University team claims second in Biomedical Engineering Design Challenge

University team develops winning device that detects sepsis in patients.

The disposable chip is low-cost and can analyze a drop of blood without any preparation.

Photo Courtesy of Rashid Bashir

The disposable chip is low-cost and can analyze a drop of blood without any preparation.

By Vivienne Henning, Assistant Daytime News Editor

Teams of undergraduate engineering students from universities all across the country competed in the National Institutes of Health’s (NIH) Design by Biomedical Undergraduate Teams Challenge (DEBUT), with the University of Illinois’s team claiming second place.

The University’s team earned the $15,000 award by developing a disposable and cheap chip that has the ability to detect biological markers of sepsis.

The team consists of six undergraduates: Emilee Flaugher, Manish Patel, Michael Rappleye, Ishan Taneja, Samuel Wachspress and Jackson Winter.

Early detection is vital for sepsis since survival rates decrease each hour after a person contracts it. The microfluidic device analyzes the stage of sepsis from a singular drop of blood instantaneously, with the help of a controller and mobile app.

The device possesses greater specificity and sensitivity than other devices currently available.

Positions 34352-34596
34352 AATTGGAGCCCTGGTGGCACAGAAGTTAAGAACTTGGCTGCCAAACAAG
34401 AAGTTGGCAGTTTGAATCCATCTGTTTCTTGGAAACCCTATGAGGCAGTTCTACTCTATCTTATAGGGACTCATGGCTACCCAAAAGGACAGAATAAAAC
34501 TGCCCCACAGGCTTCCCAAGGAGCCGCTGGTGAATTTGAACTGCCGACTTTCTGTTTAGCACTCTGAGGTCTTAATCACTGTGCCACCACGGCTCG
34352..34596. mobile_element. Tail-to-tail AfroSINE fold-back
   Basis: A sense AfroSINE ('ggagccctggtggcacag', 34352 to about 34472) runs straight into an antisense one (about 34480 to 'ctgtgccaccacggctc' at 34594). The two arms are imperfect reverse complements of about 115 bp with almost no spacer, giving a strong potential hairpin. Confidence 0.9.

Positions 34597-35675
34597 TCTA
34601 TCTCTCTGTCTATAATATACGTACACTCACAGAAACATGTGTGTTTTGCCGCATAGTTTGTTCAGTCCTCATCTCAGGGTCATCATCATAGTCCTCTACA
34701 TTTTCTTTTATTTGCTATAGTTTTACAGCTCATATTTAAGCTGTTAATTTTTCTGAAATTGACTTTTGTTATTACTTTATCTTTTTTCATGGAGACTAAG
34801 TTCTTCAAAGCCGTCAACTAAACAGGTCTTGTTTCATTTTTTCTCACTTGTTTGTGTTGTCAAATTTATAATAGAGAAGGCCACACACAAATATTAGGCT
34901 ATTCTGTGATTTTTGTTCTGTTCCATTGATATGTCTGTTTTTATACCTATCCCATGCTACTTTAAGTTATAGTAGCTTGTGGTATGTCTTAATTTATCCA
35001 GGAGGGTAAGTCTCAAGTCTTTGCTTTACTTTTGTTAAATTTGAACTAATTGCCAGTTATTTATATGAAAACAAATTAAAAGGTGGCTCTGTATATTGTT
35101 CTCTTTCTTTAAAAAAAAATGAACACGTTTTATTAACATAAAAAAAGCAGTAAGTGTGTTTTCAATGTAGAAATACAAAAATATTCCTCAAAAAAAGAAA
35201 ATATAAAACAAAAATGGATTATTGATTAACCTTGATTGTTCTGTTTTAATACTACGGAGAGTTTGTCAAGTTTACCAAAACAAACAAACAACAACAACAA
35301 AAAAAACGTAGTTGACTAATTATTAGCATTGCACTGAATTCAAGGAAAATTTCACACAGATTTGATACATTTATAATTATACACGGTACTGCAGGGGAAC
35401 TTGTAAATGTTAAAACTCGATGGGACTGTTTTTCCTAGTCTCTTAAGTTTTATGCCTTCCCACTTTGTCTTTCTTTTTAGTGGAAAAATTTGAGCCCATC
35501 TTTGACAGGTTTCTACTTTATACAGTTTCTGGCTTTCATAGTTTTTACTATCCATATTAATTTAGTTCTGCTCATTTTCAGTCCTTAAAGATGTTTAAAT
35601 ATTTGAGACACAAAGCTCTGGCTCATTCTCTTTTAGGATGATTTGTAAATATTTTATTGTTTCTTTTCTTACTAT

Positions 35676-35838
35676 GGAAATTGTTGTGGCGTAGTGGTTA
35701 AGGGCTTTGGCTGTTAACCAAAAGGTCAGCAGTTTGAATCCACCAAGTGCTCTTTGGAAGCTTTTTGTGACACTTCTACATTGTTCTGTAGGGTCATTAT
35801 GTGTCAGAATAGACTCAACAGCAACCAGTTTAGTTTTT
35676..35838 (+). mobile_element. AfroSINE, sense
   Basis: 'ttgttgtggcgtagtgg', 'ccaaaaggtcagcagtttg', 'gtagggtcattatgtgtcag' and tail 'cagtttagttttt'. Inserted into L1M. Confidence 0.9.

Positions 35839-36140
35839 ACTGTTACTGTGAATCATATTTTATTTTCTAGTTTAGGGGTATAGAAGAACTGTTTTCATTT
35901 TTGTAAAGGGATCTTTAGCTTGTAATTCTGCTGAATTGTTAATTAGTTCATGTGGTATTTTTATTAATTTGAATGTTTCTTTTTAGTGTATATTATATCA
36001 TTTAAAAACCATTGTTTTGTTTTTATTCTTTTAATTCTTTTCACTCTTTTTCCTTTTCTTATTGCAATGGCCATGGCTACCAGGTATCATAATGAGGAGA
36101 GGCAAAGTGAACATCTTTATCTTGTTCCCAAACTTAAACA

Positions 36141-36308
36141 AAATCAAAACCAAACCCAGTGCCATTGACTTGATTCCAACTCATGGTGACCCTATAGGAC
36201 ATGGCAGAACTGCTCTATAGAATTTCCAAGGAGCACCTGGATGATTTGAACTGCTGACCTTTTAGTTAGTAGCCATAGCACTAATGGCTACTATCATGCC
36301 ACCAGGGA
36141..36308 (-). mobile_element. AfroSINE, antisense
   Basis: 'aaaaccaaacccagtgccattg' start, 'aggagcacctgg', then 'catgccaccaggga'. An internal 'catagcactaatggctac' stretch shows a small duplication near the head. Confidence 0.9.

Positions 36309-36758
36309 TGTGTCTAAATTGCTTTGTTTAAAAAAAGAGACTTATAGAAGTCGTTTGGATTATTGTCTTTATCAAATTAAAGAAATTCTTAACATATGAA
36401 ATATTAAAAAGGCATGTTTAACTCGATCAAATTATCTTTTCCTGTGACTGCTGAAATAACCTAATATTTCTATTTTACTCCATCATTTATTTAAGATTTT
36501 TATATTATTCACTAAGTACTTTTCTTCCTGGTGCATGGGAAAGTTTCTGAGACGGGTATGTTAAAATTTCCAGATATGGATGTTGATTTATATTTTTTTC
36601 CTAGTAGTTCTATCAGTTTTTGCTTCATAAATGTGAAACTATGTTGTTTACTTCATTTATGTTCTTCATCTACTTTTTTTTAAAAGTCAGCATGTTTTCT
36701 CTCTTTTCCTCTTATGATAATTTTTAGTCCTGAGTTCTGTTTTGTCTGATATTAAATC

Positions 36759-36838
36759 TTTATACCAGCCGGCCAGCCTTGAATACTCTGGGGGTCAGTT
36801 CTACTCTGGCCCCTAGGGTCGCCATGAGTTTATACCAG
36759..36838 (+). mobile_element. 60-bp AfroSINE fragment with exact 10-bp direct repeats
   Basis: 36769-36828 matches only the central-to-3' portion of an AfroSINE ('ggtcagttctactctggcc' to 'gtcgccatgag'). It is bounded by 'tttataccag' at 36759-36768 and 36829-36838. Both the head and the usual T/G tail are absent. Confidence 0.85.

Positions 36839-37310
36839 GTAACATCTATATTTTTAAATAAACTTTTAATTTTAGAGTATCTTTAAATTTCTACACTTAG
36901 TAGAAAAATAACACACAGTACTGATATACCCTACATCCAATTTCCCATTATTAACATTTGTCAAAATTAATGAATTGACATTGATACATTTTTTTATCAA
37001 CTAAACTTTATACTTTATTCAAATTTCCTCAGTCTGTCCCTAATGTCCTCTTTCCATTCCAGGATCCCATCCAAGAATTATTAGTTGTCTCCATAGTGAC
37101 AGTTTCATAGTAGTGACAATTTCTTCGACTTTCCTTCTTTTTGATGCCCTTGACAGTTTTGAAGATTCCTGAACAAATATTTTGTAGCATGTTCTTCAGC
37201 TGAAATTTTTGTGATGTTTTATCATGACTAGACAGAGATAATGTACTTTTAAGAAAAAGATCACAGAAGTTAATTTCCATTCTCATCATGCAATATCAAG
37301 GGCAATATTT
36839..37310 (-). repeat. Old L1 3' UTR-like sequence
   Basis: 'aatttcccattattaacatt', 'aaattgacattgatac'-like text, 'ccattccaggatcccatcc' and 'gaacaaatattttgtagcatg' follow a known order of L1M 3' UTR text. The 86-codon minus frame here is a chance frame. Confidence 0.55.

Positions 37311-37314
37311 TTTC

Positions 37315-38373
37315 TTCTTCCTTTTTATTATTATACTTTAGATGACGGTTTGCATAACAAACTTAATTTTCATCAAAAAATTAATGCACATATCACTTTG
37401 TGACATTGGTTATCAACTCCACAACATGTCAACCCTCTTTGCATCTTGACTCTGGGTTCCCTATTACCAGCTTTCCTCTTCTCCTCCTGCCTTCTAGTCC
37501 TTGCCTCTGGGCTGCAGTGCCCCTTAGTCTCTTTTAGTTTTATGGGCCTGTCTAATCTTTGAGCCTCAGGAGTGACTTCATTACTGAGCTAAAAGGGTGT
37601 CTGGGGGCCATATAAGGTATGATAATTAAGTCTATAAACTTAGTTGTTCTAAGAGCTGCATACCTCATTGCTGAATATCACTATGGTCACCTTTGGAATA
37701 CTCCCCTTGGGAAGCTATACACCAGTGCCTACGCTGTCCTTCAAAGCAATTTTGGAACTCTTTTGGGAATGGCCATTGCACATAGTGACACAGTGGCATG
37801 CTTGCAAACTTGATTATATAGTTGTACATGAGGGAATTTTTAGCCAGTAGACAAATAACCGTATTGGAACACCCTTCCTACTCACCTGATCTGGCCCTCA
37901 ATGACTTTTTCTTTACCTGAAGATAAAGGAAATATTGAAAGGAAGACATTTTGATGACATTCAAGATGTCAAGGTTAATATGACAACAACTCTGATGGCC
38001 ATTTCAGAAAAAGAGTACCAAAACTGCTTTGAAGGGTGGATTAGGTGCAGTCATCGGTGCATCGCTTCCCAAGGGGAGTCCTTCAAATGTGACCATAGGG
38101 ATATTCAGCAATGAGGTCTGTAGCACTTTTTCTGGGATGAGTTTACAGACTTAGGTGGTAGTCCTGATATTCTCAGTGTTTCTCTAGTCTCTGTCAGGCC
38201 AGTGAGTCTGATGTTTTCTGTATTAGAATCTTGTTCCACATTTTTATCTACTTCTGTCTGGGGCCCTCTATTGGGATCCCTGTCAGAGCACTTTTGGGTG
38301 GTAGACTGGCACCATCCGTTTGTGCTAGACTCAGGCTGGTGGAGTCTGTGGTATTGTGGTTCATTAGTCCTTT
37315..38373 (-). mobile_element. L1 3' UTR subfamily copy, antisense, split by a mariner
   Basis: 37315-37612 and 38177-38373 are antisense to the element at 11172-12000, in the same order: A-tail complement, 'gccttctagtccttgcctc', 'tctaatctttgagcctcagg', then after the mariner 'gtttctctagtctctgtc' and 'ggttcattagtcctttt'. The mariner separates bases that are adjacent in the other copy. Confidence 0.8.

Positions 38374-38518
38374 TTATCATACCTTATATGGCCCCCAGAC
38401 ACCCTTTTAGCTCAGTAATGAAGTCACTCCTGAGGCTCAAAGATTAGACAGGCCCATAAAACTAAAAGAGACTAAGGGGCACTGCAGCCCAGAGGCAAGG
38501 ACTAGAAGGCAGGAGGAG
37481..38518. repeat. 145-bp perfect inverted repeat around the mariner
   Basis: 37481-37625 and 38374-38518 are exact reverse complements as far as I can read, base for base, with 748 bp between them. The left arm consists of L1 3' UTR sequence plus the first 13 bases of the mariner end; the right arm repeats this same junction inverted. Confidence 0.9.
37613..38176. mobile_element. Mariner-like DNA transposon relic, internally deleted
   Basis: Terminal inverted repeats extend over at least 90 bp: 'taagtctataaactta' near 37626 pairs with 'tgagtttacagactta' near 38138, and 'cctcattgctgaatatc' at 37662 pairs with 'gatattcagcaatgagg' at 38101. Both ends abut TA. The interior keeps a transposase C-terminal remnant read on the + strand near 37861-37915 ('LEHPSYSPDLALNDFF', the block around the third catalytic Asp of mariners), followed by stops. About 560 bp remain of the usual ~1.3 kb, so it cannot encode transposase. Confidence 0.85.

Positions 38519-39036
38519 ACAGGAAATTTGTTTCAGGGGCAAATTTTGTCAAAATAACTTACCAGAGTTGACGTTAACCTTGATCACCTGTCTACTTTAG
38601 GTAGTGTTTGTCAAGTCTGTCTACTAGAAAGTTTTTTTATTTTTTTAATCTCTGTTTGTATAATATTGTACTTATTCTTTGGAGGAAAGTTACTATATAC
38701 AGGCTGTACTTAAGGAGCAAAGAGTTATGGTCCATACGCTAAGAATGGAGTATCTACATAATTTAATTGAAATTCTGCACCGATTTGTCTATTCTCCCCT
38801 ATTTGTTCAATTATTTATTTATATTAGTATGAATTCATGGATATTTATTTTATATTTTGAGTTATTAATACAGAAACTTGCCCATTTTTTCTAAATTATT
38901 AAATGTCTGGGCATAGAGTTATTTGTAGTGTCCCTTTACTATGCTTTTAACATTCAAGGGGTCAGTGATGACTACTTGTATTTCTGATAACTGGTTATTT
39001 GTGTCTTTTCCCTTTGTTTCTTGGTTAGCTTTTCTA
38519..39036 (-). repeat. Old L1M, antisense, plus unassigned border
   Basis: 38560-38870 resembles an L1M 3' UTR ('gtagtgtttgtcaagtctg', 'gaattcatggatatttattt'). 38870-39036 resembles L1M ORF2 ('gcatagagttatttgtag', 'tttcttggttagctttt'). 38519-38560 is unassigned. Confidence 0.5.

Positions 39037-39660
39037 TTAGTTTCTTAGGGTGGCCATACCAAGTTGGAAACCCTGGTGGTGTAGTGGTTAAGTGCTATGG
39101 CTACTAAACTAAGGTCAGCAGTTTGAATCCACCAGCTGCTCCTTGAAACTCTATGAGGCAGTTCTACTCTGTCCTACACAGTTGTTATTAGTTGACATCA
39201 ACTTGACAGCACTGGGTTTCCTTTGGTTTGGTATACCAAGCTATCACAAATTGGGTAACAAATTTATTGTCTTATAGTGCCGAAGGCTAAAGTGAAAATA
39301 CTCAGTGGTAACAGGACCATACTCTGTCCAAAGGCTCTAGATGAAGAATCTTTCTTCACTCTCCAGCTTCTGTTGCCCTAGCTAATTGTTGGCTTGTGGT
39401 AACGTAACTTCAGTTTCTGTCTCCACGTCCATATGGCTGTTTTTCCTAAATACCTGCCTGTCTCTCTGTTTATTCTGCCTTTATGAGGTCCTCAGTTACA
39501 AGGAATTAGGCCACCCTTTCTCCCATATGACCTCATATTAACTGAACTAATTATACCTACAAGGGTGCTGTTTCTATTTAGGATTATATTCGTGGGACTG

Zynep Erim, manager of the DEBUT competition, said in a prepared statement, “(The device) is a new way to more easily and effectively diagnosis sepsis (and) could potentially save millions of lives.”

The DEBUT Challenge was sponsored by the NIH’s National Institute of Biomedical Imaging and Bioengineering (NIBIB). The

NIBIB’s criteria for the winners was based off of the teams’ innovation of design, impact, existence of a working a prototype and the significance of the problem the prototype is addressing.

The Illinois team, along with the five other schools making up the top six winners, will be honored at the annual Biomedical Engineering Society Conference in Minneapolis on Oct. 7.

Head of the Bio-Engineering Department Rashid Bashir, said that the student team worked in his research group and lab.

“I am very excited about the possibilities to address this grand challenge of sepsis and this is a big focus of research in my group,” Bashir said.

Bashir said that the student group has been working for about a year, and they will continue to do research in this subject very actively, working with Carle Hospital and OSF Saint Francis Medical Center.

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